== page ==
The other day, when I was swimming laps at the NSU pool, there was a dad with three or four youngsters. After my third turn in the shallow end, I thought I heard one of the boys yell, “Doogie! Doogie Howser!” I chalked it up to water in my ears until I heard it again: “Doogie Howser! Doooooo-GIE!” The dad must have noticed my grin, because when I paused in the shallows for a brief breather, he said to me, almost apologetically, “They changed his meds about a week ago, and I don’t know what’s up with that. As far as I know, he’s never even seen that show.” I could provide no insight, because I’ve never seen it, either.
These days, open discussion of meds – or the diseases, syndromes or maladies that prompt their use – is sort of verboten, what with HIPAA laws and all. I sometimes wonder if HIPAA was formulated to discourage such dialogue, because if we all knew the number of meds everyone else took, we would become alarmed and turn on the pharmaceutical industry en masse. But then I dismiss the thought, because I’m pretty sure HIPAA was designed to hide from the public the syndromes, maladies and psychological problems plaguing politicians and their families.
The law may have put a gag order on specifics, but legally prescribed drugs are very much a part of popular culture, kind of like the not-so-legal psychedelic kind were part of the scene in the ‘60s. Nowadays, instead of blaming the devil for flaws in our makeup, errors in judgment and occasional criminal behavior, we can blame our meds, or lack thereof.
Law enforcement officers hear these excuses every day. A local cop once told me about a guy whose meds had caused him to put the pedal to the metal in a school zone. He let the guy off with a warning, but several months later, he caught the same fellow blazing through the same school zone. The lead-footed driver said he was speeding because he’d forgotten to take his meds. The cop surmised a ticket might improve the driver’s memory.
It doesn’t do much good to have a prescription for meds if you can’t remember to take them. With all the tasks and activities I have on my daily agenda, popping an antibiotic or some other curative is always low on the priority list. In fact, priority lists are sometimes low on my priority list. I carry around one of those faux leather planners, but I always have to remind myself it doesn’t help to write things down in the planner if I forget to look at the planner, or if I forget to bring it with me where I’m going.
Forgetting to take your meds is bad; taking them, but then forgetting you did so, is worse. Once, when my son was about 7, he and I were supposed to join my husband in Wagoner at his National Guard unit’s Christmas luncheon. I gave Cole his meds that morning, but forgot about it. When I offered him another pill before we left, he insisted he had already taken one, but I didn’t believe him, so I made him take another. By the time we arrived at the armory, he was very calm – too calm. The poor kid reminded me of a record album set to 16 RPMs (for those of you who know what a record album is); even the blink of an eye required about 5 seconds to complete. He looked like a salamander. My husband asked him what was wrong, and he replied, very slowly, with a tone of indignation: “Mom. Gave. Me. Too. Many. Meds.” At least he didn’t cause us any problems that day, unless you consider falling asleep at the dinner table a problem.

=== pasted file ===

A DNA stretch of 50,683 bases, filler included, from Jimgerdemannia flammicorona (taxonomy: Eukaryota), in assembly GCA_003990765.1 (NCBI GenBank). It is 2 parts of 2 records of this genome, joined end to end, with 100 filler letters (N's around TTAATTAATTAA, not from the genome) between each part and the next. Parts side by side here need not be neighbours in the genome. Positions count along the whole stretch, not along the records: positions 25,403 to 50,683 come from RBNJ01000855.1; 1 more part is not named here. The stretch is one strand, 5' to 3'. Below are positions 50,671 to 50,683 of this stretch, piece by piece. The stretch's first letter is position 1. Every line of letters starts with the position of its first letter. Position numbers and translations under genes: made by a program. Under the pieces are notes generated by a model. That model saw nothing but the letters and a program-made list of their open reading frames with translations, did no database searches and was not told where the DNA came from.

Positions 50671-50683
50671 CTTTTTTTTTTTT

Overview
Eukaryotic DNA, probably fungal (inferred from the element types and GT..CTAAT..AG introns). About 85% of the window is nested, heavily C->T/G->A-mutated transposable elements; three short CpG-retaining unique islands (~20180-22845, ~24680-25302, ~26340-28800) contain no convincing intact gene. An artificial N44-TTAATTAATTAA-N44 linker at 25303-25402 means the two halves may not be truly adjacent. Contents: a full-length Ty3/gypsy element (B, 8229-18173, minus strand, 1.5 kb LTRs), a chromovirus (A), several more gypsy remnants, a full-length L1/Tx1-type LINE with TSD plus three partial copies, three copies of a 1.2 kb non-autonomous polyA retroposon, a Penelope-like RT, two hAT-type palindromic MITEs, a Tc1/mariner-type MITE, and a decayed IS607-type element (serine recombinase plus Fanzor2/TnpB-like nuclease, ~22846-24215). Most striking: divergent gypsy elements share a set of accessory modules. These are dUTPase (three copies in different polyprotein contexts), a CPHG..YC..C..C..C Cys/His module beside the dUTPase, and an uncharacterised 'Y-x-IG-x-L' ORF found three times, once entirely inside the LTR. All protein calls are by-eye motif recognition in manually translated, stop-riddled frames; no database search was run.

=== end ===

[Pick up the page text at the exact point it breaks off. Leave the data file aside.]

I’ve seen those little oblong plastic containers for meds, labeled with the days of the week, kind of like the day-of-the-week panties Sears used to sell out of its catalogue (for those of you who know what a Sears catalogue is). I’m not sure those containers work, because you have to remember too many things to use them effectively. You have to remember to replenish the pills, and then you have to remember to put the pill container in your purse (I have no idea how men transport these containers). Then you have to remember to take the meds once you get where you’re going. People who can’t remember what day it is would have yet another dilemma.
Doctors are pretty good about scheduling follow-up appointments to make sure we’re taking the right meds in the proper dosages. But they don’t call to ask if we’ve taken our pill today, or applied our cream to that itchy patch or embarrassing boil. An enterprising doctor might help pay down his student loans by coaxing us to sign up for intermittent text message reminders, for a nickel apiece, reminding us of our obligations to our own health. Come to think of it, text messages could also be used to determine whether our meds are causing any weird behavior: “Dr. Happyface here. Have you felt like beating up anyone today? Neglected to put on your pants? Said something stupid to your boss? Then you might need a prescription adjustment. Call to schedule an appointment today!”
I know about that saying-something-stupid thing. I’ve had two or three employees who have gotten in my face, only to apologize later and blame it on prescribed drugs. Years ago, a gal told me she needed two-hour lunches every day because of her meds. Some time later, I myself was prescribed the same pill, cyclobenzaprine, and I have no clue how she functioned at all. It pretty much knocked me unconscious.
As far as saying something stupid to a boss, I’ve done, too. But I can’t blame it on meds.
Kim Poindexter is managing editor of the Tahlequah Daily Press.
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